1 egg yolk
1/4 cup heavy cream


Directions
First make the crust (if using a purchased crust, skip to the next step):
In a food processor or large bowl, combine the flour, sugar, and salt, and pulse or whisk together until combined. Add the cold butter and pulse 6 times or until the flour resembles course crumbs (this can be done by hand with a pastry cutter). Add the water and pulse or stir just until the dough starts to stick together when pinched. Dump onto a clean surface and gently knead into two disks. Wrap in plastic wrap and refrigerate at least one hour, or overnight.

Make the pies:
Preheat oven to 375 degrees. Line 2 baking sheets with parchment paper.

In a large bowl, combine the diced peaches, sugar, salt, cinnamon, cornstarch, and lemon juice. Set aside.

Remove the dough from the refrigerator, and let come to room temperature on the counter for about 10 minutes.

Sprinkle some flour on the counter and on your rolling pin, then working with one disc of dough at a time, roll out the dough about 1/3" thick. Use a round 3 1/2" cookie cutter  (or an upturned glass dipped in a bit of flour) to cut out circles from the dough and arrange them about 1 inch apart from each other on the baking sheet. Knead and re-roll out any scraps of dough until you have 12 circles.

Repeat this step with the second disc of dough (these will be the tops of your pies), and then poke each one with a fork a few times to create vents.

Drop about one heaping teaspoon of filling into the center of each circle. Top with one of the perforated circles of dough, and use a fork to tightly crimp the edges.

Whisk together the egg yolk and cream, and use a pastry brush (or your fingertips) to brush onto the top of the mini pies.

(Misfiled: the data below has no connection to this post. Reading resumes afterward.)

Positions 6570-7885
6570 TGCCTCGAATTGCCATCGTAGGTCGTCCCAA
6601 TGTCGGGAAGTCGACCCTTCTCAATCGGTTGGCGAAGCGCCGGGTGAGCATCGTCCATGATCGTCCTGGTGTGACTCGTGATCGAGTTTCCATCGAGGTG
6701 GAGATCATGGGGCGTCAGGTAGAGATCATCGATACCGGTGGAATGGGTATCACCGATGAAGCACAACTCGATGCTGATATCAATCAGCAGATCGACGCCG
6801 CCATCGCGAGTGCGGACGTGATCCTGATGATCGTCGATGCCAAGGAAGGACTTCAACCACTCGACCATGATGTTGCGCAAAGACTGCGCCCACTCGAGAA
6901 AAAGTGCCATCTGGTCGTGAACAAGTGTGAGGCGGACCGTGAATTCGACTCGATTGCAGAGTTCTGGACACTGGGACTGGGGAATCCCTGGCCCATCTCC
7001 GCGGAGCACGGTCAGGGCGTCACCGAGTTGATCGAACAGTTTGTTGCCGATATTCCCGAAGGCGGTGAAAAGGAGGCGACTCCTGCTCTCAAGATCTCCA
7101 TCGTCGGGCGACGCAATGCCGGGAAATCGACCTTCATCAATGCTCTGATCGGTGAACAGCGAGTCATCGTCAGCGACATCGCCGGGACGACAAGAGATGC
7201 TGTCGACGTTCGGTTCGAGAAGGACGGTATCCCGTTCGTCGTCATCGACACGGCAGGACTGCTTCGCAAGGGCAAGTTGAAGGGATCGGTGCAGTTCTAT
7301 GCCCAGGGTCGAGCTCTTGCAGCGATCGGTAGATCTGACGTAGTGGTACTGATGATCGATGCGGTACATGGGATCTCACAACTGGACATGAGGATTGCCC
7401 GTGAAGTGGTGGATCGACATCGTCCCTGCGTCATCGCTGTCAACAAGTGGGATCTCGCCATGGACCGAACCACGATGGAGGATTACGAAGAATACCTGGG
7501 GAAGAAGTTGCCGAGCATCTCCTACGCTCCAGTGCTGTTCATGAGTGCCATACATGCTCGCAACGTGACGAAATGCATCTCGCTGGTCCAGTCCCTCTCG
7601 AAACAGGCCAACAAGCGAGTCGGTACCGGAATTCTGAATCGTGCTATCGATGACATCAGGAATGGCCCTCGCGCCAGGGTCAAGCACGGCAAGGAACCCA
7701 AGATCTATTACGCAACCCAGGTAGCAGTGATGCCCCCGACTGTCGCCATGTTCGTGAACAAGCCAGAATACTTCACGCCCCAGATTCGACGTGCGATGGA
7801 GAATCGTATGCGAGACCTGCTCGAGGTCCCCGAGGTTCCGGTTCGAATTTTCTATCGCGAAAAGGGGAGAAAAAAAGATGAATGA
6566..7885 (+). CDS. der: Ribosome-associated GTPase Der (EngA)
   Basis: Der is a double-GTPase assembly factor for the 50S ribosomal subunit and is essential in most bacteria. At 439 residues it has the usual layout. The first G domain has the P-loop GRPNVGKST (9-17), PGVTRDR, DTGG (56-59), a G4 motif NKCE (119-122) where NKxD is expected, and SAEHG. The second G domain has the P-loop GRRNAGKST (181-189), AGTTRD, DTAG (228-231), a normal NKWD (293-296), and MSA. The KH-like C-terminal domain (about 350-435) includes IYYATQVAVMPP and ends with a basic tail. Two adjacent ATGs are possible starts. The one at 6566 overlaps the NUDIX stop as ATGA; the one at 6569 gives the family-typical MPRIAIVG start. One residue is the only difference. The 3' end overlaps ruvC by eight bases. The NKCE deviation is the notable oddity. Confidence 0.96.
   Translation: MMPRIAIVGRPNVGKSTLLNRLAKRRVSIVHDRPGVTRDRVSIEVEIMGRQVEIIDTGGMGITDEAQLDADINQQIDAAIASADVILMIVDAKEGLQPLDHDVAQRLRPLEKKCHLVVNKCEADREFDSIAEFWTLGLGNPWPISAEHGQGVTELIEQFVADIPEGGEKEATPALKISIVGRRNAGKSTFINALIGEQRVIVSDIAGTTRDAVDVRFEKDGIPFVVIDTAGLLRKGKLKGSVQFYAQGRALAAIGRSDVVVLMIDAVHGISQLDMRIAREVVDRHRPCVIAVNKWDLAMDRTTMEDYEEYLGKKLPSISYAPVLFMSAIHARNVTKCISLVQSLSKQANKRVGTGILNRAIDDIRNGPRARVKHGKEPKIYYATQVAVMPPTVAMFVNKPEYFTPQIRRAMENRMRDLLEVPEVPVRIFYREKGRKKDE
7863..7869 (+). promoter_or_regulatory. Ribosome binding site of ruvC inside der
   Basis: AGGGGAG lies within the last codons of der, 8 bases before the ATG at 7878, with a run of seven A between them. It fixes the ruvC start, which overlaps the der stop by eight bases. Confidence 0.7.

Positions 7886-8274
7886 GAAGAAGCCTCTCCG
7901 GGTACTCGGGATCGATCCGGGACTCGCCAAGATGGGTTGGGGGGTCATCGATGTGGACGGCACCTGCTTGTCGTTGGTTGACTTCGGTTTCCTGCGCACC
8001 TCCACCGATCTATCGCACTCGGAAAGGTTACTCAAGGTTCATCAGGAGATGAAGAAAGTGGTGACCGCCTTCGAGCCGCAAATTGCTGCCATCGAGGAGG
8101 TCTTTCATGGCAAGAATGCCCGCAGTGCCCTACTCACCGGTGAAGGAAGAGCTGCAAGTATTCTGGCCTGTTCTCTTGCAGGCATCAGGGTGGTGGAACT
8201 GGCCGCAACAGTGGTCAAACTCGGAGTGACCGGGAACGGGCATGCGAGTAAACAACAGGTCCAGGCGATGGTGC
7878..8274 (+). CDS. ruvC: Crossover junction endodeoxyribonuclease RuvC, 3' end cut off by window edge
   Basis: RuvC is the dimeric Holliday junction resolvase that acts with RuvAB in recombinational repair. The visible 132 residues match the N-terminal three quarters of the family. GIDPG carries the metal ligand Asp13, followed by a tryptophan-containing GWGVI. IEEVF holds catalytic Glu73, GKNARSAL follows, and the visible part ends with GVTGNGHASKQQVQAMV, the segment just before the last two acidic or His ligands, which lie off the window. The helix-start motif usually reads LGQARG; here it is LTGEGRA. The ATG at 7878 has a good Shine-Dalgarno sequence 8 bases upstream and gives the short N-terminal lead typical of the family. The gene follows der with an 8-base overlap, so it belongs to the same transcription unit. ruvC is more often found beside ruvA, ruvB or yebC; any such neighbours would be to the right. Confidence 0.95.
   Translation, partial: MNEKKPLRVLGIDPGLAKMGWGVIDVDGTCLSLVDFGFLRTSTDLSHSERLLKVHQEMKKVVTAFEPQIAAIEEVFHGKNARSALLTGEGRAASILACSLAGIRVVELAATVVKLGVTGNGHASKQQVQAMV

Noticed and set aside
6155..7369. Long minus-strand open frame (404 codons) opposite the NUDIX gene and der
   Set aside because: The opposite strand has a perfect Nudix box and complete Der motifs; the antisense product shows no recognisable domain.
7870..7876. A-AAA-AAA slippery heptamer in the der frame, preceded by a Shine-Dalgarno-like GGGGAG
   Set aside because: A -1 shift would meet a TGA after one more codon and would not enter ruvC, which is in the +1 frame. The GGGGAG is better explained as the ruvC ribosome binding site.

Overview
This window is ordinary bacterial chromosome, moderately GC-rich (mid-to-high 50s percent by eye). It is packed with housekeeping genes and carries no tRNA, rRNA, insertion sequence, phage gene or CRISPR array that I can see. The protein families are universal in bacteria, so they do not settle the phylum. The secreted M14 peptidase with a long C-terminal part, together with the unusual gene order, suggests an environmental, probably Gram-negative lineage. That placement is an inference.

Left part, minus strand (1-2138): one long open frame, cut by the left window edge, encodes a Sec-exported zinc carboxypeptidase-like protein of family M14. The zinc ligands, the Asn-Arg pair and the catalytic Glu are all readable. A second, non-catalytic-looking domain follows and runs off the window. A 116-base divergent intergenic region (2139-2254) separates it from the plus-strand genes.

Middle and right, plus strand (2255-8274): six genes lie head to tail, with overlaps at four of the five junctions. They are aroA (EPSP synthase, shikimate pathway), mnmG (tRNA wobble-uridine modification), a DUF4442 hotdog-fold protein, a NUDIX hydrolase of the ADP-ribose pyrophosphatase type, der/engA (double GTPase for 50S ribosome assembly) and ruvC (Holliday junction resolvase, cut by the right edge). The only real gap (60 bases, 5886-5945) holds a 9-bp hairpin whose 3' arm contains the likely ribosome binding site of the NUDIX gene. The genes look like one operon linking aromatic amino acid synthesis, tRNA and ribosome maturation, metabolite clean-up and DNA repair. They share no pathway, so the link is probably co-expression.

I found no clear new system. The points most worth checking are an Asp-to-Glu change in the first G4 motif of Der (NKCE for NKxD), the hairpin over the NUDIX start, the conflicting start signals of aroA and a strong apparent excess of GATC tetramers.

Bake 17-20 minutes, or until the edges are golden brown and the pie filling is bubbling through the vents. Let cool at least 15 minutes before serving (test one first to make sure the filling isn't too hot for the kids!).

Note: I use Dole diced peach fruit cups in 100% fruit juice; if you can only find the kind in light syrup, rinse it first to remove excess sugar. Diced frozen or fresh peaches will also work when in season.

Travel Diaries: Óbidos, Portugal

One of the things I loved most about our week-long stay in Portugal, was having the time to explore the surrounding villages. The owners of the home we rented left us a binder filled with suggestions and information about the area, and one of their recommendations was the city of Obidos.


Described as a "must-see," Obidos was absolutely my favorite place we visited in Portugal. Located at the top of a large hill, the entire medieval city is surrounded by a fortified wall.


Stepping into it is like going back in time (or at least onto a film set); with narrow cobblestone streets, tiny shops, and horses that clop through the stone city.
We spent the day strolling around the village, poking in and out of shops and tasting local specialties.
(Like gelato made from a local sour cherry liqueur and egg pastries.)

I love the name of this store--"Pleasure & Vice Chocolate Shop."

Some of the group went up to climb the high, narrow wall that surrounds the city, but I prefer to stay close to the ground and so Ilana and took the opportunity to do a bit of shopping instead.

One of our favorite finds was this incredible bookstore, which displayed books inside old winecrates that lined the walls.

One end of the store also featured a small food market, where we ended up buying vegetables for that evening's dinner.






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Love Always Order Dessert? Let's connect! Follow me on Twitter or Pinterest, become a fan on Facebook, or sign up to receive my once-a-week e-mail updates. And if you ever need any entertaining or cooking advice, please don't hesitate to e-mail me. Thanks for reading!   

Travel Diaries: A Portuguese Farmer's Market

On our third day in Portugal, we decided to visit the farmer's market at nearby Caldas da Rainha.

As far as markets go, it wasn't particularly remarkable, but it was lovely to stroll around and stock up on a few goodies for our vacation kitchen.

From this stand, I bought a large bag of toasted corn kernels (basically corn nuts), and some garlicky olives, which we snacked on while sipping glasses of sparkling local wine.
The prices were pretty incredible, and because my concept of kilos is not very refined, I kept buying way too much of everything.
These tiny tomatoes were an amazing purchase. You can't tell from the photo, but they're all about the size of a nickel (some even smaller!), and would burst with tart flavorful juices at each bite.